Microsoft Revokes User Choice Of Cortana’s Browser In Windows 10

Last night, an update was sent out to Windows 10 ensuring “Microsoft Edge will be the only browser that will launch when you search from the Cortana box”. This update broke all Cortana search redirection solutions, including Chrometana.

Cortana Screenshot

Cortana searches will now exclusively launch in Microsoft Edge, preventing other browsers from redirecting searches

Microsoft has revoked the user’s ability to choose what browser is launched by Cortana, enforcing Bing as the search engine used by Cortana queries. They claim this is done in the interest of “Protecting the Integrated Search Experience in Windows 10”, as “some software programs circumvent the design of Windows 10 and redirect you to search providers that were not designed to work with Cortana”. Chrometana is one of these software programs.

“Personalized Search Experiences” are the guise covering Microsoft’s self-interest

It’s been a good bit since Microsoft used the integration argument to justify monopolistic actions. In 1998, United States v. Microsoft Corporation was initiated over Microsoft’s choice to bundle Internet Explorer with Windows. This case focused largely on the Windows application programming interface (API) preferring Microsoft’s browser to other browsers. APIs provide software developers with the tools necessary to create software within software, such as a web browser within Windows.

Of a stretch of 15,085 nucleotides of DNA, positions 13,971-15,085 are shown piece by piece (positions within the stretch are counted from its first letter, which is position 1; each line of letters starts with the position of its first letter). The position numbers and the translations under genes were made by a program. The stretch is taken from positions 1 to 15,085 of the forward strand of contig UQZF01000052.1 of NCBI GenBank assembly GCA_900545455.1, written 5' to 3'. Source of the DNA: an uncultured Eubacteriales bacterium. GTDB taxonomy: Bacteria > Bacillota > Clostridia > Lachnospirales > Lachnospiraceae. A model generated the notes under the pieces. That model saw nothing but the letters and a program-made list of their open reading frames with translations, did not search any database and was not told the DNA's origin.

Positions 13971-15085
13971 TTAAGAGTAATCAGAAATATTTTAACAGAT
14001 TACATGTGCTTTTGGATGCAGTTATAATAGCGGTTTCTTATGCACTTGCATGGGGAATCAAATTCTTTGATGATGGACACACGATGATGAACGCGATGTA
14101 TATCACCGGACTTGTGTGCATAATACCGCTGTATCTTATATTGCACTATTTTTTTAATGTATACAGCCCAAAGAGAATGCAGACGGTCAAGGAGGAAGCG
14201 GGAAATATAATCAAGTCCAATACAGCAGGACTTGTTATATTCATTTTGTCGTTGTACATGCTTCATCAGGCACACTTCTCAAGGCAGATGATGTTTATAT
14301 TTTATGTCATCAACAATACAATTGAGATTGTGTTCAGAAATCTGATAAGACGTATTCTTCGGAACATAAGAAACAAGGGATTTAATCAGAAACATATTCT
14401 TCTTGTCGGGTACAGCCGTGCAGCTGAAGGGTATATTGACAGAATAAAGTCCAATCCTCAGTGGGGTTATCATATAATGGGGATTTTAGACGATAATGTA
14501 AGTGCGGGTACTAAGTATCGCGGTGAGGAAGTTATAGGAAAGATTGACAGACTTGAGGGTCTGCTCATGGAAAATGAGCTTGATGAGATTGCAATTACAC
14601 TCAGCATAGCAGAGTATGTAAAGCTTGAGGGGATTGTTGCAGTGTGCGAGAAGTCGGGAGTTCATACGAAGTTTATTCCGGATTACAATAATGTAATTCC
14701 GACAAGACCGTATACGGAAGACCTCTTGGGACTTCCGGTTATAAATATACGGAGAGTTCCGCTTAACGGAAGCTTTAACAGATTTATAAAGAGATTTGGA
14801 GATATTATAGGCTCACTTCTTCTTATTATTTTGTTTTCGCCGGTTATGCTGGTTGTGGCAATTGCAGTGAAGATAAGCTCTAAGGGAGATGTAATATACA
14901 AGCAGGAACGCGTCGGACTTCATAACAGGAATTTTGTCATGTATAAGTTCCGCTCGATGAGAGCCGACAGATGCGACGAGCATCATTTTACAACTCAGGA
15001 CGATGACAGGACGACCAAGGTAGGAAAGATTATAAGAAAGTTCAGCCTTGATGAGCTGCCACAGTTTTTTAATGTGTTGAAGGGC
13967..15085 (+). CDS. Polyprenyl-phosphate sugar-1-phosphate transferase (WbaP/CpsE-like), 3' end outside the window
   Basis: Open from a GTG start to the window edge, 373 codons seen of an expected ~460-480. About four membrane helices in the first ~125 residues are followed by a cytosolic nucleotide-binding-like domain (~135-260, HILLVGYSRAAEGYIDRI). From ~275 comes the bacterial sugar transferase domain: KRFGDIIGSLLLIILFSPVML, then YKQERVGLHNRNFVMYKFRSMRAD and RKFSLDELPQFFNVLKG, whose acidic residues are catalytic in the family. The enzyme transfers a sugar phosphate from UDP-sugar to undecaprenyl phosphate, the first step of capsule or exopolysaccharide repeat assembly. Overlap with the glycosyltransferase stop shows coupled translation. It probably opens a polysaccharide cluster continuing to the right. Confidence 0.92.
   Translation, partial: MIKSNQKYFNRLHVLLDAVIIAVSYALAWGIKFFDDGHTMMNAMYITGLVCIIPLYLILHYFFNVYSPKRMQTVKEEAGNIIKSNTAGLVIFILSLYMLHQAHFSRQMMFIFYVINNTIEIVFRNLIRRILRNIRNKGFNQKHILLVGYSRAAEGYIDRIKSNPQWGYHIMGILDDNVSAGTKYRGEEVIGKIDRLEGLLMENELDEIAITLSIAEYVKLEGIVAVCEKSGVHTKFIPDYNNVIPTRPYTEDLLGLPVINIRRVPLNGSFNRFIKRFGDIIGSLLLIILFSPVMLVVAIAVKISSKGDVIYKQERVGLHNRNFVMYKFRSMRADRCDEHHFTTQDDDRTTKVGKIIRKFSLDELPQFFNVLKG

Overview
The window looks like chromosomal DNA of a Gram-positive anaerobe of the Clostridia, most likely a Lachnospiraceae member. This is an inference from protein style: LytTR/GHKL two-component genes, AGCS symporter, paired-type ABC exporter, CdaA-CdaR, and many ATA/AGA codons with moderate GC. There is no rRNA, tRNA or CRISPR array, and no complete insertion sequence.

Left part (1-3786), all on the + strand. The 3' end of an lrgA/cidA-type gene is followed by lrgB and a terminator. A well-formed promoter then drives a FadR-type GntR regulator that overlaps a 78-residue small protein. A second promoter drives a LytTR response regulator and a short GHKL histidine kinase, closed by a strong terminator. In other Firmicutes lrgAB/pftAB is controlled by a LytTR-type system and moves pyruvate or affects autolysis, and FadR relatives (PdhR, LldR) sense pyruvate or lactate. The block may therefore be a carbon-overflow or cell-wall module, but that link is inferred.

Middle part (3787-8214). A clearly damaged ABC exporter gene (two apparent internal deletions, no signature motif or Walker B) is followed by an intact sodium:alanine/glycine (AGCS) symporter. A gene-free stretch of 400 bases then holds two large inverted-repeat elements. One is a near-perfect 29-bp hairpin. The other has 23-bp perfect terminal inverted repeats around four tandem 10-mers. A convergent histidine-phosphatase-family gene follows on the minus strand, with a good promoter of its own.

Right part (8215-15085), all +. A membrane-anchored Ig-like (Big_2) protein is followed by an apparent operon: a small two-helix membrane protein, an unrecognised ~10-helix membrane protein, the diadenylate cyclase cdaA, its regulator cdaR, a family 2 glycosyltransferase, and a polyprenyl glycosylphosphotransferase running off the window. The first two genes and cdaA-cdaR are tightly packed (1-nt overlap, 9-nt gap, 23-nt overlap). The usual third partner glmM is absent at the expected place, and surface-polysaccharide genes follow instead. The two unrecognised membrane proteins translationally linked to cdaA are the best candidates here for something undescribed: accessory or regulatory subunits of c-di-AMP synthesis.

While NetScape believed there was an exclusive API for Internet Explorer in Windows, Microsoft’s defense claimed that the merge of IE and Windows was “the result of innovation and competition”. The courts disagreed with Microsoft, reaching a settlement that forced them to share the API used for Internet Explorer.

Bill Gates Deposition

Bill Gates giving a deposition defending an email he sent stating: “Avoid cold or hot war with Netscape. Keep them from sabotaging our platform evolution.”

18 years later, Microsoft is again taking part in anti-consumer monopolistic practices. Competition has enabled other web browsers and search engines to greatly overshadow Microsoft Edge and Bing. On launch, Windows 10 enforced Bing with Cortana, but allowed for Cortana to work with other web browsers. Due to the success of redirection solutions like Chrometana (and Google’s implementation of core Chrometana features in the latest Chrome beta), Microsoft restricted Cortana to only work with Microsoft Edge.

The Windows Experience blog post about this update explicitly states “Microsoft Edge will be the only browser that will launch when you search from the Cortana box”. This gives the Edge browser an exclusive interface within Windows, very similar to the APIs that Microsoft was forced to open during their settlement in 2001.

The consumers have already spoken, Microsoft, and they want to choose their own browser. Chrometana alone has over half a million installations, and their desire for choice can be seen in the 100+ 5-star reviews that we’ve received on the Chrome Web Store.


Chrometana reviews emphasize the distaste towards Bing